DES MOINES, Iowa — In criminal trials, we're used to seeing attorneys introduce physical evidence like a murder weapon or a fingerprint, but did you know a tweet or a saved Snapchat message can also be used in a court of law?
During the murder trial of Cristhian Bahena Rivera, text messages and Snapchat messages have been introduced as evidence.
Social media is nearly essential now to everyday life and how these apps are used can have long-term consequences, so Local 5 is verifying whether social media companies can hold onto users' data and messages indefinitely.
Local 5's sources are the privacy and data security webpages of Facebook, Twitter, and Snapchat. This is a complicated question, but the short answer is yes.
According to Facebook's privacy page, the company "stores data until it is no longer necessary to provide [their] services and Facebook Products, or until [a user's] account is deleted - whichever comes first."
Facebook may hold onto a user's data longer if that user is involved in a police or government investigation or in violation of the company's rules. Here's what the company's privacy page says about this:
"Information we receive about you (including financial transaction data related to purchases made with Facebook) can be accessed and preserved for an extended period when it is the subject of a legal request or obligation, governmental investigation, or investigations of possible violations of our terms or policies, or otherwise to prevent harm. We also retain information from accounts disabled for terms violations for at least a year to prevent repeat abuse or other term violations."
While deleting a Facebook account erases all posts and statuses, posts by that user's Facebook friends including that user won't be deleted. For example, a user could post another person's address, social security number, or birthdate online and that post won't be automatically deleted when that person deletes their account.
According to Twitter's privacy page, the company only keeps users' last 18 months of data on file at a time. If a user deactivates their account, Twitter will still hold onto it for 30 days in case that user wants to restore it. Search engines like Google, Safari, or Bing may still have copies of that user's data, like profile information and public tweets, even after that account is deleted.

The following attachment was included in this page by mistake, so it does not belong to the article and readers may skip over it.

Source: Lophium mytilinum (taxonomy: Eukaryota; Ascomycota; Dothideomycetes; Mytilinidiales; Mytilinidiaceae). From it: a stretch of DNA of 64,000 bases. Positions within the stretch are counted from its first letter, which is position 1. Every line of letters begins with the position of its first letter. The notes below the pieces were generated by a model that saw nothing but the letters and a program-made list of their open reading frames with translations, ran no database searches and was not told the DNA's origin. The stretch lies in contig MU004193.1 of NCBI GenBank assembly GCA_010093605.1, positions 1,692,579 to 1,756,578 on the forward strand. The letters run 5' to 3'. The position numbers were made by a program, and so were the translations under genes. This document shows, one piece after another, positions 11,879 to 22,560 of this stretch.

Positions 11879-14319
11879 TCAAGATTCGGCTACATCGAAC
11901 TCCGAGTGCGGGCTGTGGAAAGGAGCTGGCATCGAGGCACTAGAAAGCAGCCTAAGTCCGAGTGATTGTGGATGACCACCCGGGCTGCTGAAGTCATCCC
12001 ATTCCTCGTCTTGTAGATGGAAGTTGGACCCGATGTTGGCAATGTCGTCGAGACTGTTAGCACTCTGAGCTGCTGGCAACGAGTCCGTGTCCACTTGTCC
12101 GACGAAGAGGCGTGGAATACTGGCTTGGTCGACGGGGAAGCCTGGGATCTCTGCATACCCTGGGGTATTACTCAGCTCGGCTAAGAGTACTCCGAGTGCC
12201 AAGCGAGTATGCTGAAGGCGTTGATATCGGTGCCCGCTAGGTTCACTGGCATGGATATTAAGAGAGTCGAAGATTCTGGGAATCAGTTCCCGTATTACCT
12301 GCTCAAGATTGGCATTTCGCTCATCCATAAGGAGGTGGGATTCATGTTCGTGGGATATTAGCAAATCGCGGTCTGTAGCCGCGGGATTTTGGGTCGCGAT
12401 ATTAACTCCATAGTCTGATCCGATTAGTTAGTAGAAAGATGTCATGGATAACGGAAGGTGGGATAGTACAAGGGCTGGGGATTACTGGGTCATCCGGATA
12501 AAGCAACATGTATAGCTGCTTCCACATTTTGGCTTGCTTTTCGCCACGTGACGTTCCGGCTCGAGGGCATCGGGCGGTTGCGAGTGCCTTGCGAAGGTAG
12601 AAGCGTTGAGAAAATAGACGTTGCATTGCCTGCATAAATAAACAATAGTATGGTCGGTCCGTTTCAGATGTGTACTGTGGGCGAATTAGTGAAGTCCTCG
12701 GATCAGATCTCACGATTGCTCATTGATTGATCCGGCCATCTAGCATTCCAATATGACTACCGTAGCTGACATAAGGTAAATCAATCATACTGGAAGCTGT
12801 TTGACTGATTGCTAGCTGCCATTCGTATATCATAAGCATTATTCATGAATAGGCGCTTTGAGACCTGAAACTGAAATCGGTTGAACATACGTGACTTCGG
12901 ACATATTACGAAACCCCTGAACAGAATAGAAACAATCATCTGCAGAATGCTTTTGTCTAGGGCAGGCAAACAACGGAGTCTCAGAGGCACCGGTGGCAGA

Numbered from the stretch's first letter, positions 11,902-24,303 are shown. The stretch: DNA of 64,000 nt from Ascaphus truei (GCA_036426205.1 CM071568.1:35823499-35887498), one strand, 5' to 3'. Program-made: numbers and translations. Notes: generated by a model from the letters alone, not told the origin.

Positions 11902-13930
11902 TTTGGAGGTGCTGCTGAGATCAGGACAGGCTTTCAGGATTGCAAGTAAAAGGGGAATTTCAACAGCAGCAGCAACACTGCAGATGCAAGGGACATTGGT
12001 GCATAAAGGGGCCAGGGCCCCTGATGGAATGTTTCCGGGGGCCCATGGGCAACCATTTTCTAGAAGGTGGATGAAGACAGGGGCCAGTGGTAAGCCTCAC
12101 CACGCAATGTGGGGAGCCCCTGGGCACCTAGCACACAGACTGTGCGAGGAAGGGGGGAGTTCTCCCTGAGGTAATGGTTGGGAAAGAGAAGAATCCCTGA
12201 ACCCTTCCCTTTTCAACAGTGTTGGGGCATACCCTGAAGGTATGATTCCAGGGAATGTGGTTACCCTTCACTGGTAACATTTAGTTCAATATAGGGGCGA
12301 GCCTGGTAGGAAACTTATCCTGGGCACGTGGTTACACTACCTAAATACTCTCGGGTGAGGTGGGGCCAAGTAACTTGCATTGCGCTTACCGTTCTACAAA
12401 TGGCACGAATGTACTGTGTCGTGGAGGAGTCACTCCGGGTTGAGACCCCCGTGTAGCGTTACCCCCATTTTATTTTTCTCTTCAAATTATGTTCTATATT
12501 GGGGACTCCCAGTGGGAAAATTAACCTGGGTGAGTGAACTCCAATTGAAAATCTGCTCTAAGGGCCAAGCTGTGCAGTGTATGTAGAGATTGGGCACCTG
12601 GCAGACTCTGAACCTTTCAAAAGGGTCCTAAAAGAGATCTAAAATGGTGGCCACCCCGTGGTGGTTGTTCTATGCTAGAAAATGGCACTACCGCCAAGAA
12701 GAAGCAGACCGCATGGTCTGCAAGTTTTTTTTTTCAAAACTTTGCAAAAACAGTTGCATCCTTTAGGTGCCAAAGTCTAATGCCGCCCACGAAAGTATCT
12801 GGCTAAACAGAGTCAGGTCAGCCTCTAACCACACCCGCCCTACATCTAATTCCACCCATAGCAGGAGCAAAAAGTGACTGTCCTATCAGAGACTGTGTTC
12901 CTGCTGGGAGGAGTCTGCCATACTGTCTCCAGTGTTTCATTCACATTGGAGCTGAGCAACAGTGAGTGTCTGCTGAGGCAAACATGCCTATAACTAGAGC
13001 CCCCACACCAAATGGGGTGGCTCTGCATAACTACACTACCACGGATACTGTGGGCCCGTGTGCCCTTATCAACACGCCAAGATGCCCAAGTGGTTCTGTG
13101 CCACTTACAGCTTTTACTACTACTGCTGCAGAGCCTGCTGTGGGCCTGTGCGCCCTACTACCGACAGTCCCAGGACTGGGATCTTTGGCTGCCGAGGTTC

Here's what Snapchat says about its messaging:
"Generally, once a Snap has been opened by all recipients, the content is permanently deleted and unavailable. If a Snap is unopened by one or more recipients, it may remain on our servers for up to 30 days. A Snap that has been posted to a user's Story can be viewed for up to 24 hours. Typically, the posted Snap is permanently deleted and unavailable 24 hours after being posted to their Story. Chat content will typically only be available if the sender or recipient has chosen to save the Chat. Memories content may be available until deleted by a user."
Local 5 can verify that yes, unless a user deletes their social media account, most social media companies will hold onto that user's data indefinitely. In this instance, Snapchat is the exception.
While deleting a social media account closes the file on that user, remnants of that user can still live on through other users and search engines.